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Institutional Trading and Price Momentum




This paper aims to explore the effect of institutional trading on the two asymmetric phenomena found by Lee and Swaminathan: (1) asymmetric price momentum: price momentum is more pronounced among high-turnover stocks; (2) asymmetric return phenomenon: low-turnover stocks tend to outperform high-turnover stocks. Lee and Swaminathan use a 'momentum life cycle' to explain the asymmetric momentum effect while attributing the asymmetric return phenomenon to the analysts' overestimating (underestimating) the future profitability of high (low)-turnover firms. However, it essentially needs trading activity to induce both of the above asymmetric results. Because institutional investors exhibit a momentum trading pattern and the trading behavior of institutional investors may have a huge impact on the movement of stock prices, institutional trading may be one of the major driving forces leading to both of the above asymmetric patterns. The empirical results show that, first of all, after controlling for the turnover, the price momentum is still more pronounced among stocks with higher institutional ownership, while high-turnover stocks no longer exhibit a pronounced momentum effect after controlling for the institutional ownership. Furthermore, stocks with higher institutional ownership have better return performance in any of the turnover groups. While low-turnover stocks still outperform high-turnover stocks after controlling for the institutional ownership level, for some winner stocks this is no longer true. The results suggest that the asymmetric momentum effect is not induced by a stock's turnover, but rather it is driven by institutional trading. Turnover is only a proxy for institutional trading. That is, turnover per se has no economic significance in such a momentum phenomenon. Copyright (c) 2008 The Author. Journal compilation (c) International Review of Finance Ltd. 2008.

Suggested Citation

  • Chih-Hsien Jerry Yu, 2008. "Institutional Trading and Price Momentum," International Review of Finance, International Review of Finance Ltd., vol. 8(1-2), pages 81-102.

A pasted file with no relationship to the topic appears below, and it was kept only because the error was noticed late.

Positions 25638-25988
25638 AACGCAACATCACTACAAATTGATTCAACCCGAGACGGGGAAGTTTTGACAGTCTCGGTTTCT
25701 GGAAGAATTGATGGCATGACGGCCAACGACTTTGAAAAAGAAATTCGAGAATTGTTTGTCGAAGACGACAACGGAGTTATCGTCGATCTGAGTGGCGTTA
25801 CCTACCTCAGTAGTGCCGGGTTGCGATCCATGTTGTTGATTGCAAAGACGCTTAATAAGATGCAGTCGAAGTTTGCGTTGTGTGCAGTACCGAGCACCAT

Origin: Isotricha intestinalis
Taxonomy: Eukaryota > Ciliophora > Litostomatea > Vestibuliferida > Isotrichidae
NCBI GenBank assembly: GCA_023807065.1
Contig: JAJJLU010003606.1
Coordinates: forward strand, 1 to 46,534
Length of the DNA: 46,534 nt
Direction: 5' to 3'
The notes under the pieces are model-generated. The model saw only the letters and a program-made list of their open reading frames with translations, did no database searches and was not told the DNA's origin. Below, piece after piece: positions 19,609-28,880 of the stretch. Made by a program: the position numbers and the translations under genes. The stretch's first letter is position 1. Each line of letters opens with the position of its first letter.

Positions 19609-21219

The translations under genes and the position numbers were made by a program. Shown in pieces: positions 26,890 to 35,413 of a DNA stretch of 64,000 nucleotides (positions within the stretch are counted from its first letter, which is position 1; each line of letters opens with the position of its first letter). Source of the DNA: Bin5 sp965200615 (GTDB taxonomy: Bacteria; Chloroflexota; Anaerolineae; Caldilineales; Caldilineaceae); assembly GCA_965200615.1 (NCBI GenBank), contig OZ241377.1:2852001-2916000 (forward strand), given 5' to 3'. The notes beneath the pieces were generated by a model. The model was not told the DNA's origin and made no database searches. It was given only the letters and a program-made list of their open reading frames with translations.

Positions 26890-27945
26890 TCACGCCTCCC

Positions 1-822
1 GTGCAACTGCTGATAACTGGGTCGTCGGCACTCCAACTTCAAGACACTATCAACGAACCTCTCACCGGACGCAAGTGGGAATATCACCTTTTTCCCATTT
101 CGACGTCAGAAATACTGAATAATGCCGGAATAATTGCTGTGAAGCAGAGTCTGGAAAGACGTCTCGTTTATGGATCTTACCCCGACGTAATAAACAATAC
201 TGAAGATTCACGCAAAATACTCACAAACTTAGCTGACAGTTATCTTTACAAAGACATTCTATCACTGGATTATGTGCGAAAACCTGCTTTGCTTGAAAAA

• Handle: RePEc:bla:irvfin:v:8:y:2008:i:1-2:p:81-102

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    References listed on IDEAS

    1. De Long, J Bradford, et al, 1990. " Positive Feedback Investment Strategies and Destabilizing Rational Speculation," Journal of Finance, American Finance Association, vol. 45(2), pages 379-395, June.
    2. Harrison Hong & Jeremy C. Stein, 1999. "A Unified Theory of Underreaction, Momentum Trading, and Overreaction in Asset Markets," Journal of Finance, American Finance Association, vol. 54(6), pages 2143-2184, December.
    3. Lakonishok, Josef & Shleifer, Andrei & Vishny, Robert W., 1992. "The impact of institutional trading on stock prices," Journal of Financial Economics, Elsevier, vol. 32(1), pages 23-43, August.
    4. repec:hrv:faseco:30747159 is not listed on IDEAS
    5. Russ Wermers, 1999. "Mutual Fund Herding and the Impact on Stock Prices," Journal of Finance, American Finance Association, vol. 54(2), pages 581-622, April.
    6. Kent Daniel & David Hirshleifer & Avanidhar Subrahmanyam, 1998. "Investor Psychology and Security Market Under- and Overreactions," Journal of Finance, American Finance Association, vol. 53(6), pages 1839-1885, December.
    7. Grinblatt, Mark & Titman, Sheridan & Wermers, Russ, 1995. "Momentum Investment Strategies, Portfolio Performance, and Herding: A Study of Mutual Fund Behavior," American Economic Review, American Economic Association, vol. 85(5), pages 1088-1105, December.
    8. Charles M.C. Lee & Bhaskaran Swaminathan, 2000. "Price Momentum and Trading Volume," Journal of Finance, American Finance Association, vol. 55(5), pages 2017-2069, October.
    9. Jegadeesh, Narasimhan & Titman, Sheridan, 1993. " Returns to Buying Winners and Selling Losers: Implications for Stock Market Efficiency," Journal of Finance, American Finance Association, vol. 48(1), pages 65-91, March.
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